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JCI Insight. 2019 May 16;4(10). pii: 122551. doi: 10.1172/jci.insight.122551. eCollection 2019 May 16.

Self-tolerance curtails the B cell repertoire to microbial epitopes.

Author information

1
Department of Immunology, Duke University School of Medicine, Durham, North Carolina, USA.
2
Tzu Chi Medical Center, Hualien, Taiwan.
3
Deparment of Microbiology, Children's Hospital, Harvard Medical School, Boston, Massachusetts, USA.
4
Ragon Institute of MGH, MIT and Harvard, Cambridge, Massachusetts, USA.
5
Laboratory of Molecular Medicine, Children's Hospital, Harvard Medical School, Boston, Massachusetts, USA.
6
Howard Hughes Medical Institute, Boston, Massachusetts, USA.
7
Duke Human Vaccine Institute and.
8
Department of Medicine, Duke University, Durham, North Carolina, USA.

Abstract

Immunological tolerance removes or inactivates self-reactive B cells, including those that also recognize cross-reactive foreign antigens. Whereas a few microbial pathogens exploit these "holes" in the B cell repertoire by mimicking host antigens to evade immune surveillance, the extent to which tolerance reduces the B cell repertoire to foreign antigens is unknown. Here, we use single-cell cultures to determine the repertoires of human B cell antigen receptors (BCRs) before (transitional B cells) and after (mature B cells) the second B cell tolerance checkpoint in both healthy donors and in patients with systemic lupus erythematosus (SLE) . In healthy donors, the majority (~70%) of transitional B cells that recognize foreign antigens also bind human self-antigens (foreign+self), and peripheral tolerance halves the frequency of foreign+self-reactive mature B cells. In contrast, in SLE patients who are defective in the second tolerance checkpoint, frequencies of foreign+self-reactive B cells remain unchanged during maturation of transitional to mature B cells. Patterns of foreign+self-reactivity among mature B cells from healthy donors differ from those of SLE patients. We propose that immune tolerance significantly reduces the scope of the BCR repertoire to microbial pathogens and that cross-reactivity between foreign and self epitopes may be more common than previously appreciated.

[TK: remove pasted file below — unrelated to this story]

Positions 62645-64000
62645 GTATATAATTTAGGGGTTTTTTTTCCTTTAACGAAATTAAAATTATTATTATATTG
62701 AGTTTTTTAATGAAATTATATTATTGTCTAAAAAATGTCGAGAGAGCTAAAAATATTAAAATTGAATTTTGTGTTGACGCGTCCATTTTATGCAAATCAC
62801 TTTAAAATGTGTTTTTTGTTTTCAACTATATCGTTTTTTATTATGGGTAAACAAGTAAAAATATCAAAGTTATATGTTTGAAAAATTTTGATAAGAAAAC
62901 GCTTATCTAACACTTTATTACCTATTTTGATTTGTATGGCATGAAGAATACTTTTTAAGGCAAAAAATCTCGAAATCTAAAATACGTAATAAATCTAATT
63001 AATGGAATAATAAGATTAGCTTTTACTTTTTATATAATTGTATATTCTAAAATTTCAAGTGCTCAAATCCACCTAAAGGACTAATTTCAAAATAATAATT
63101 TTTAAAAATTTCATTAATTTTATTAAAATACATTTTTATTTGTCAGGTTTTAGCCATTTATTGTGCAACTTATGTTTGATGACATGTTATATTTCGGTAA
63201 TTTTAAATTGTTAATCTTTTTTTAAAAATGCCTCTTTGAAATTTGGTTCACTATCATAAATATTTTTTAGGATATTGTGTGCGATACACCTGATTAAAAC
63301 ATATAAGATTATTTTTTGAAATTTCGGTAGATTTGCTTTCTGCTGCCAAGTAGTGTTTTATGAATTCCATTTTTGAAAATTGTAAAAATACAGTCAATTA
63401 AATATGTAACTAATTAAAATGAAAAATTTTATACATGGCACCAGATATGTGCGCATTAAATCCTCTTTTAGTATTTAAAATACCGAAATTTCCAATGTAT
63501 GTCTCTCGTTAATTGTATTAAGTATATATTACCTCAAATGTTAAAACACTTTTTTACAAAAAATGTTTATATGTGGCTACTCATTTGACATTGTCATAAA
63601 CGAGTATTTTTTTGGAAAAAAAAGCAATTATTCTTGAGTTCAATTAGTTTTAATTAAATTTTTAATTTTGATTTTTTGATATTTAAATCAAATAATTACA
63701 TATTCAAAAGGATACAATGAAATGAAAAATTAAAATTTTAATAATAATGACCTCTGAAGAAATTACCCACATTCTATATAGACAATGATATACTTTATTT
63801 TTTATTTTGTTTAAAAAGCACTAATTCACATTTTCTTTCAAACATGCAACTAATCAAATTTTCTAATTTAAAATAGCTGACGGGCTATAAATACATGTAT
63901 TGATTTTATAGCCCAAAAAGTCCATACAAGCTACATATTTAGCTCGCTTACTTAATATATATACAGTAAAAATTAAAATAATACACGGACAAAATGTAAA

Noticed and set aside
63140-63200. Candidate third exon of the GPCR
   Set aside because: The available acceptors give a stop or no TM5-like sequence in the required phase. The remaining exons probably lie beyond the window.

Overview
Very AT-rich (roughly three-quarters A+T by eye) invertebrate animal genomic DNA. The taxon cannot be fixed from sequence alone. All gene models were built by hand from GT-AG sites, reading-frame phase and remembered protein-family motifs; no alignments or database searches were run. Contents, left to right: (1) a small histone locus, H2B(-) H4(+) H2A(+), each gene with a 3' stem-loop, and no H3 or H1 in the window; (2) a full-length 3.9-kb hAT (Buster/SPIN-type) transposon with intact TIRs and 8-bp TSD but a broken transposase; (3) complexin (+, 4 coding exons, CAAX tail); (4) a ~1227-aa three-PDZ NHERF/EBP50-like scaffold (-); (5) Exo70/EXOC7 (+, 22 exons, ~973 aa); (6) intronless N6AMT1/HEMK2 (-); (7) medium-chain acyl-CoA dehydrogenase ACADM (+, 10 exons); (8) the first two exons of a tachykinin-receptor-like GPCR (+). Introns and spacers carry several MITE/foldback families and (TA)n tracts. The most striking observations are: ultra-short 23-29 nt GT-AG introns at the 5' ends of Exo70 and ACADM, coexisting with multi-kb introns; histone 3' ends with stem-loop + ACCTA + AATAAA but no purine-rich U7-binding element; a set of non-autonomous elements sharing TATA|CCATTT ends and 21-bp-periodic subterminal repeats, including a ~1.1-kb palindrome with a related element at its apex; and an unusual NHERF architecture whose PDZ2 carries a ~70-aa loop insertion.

KEYWORDS:

B cells; Immunology; Lupus; Tolerance

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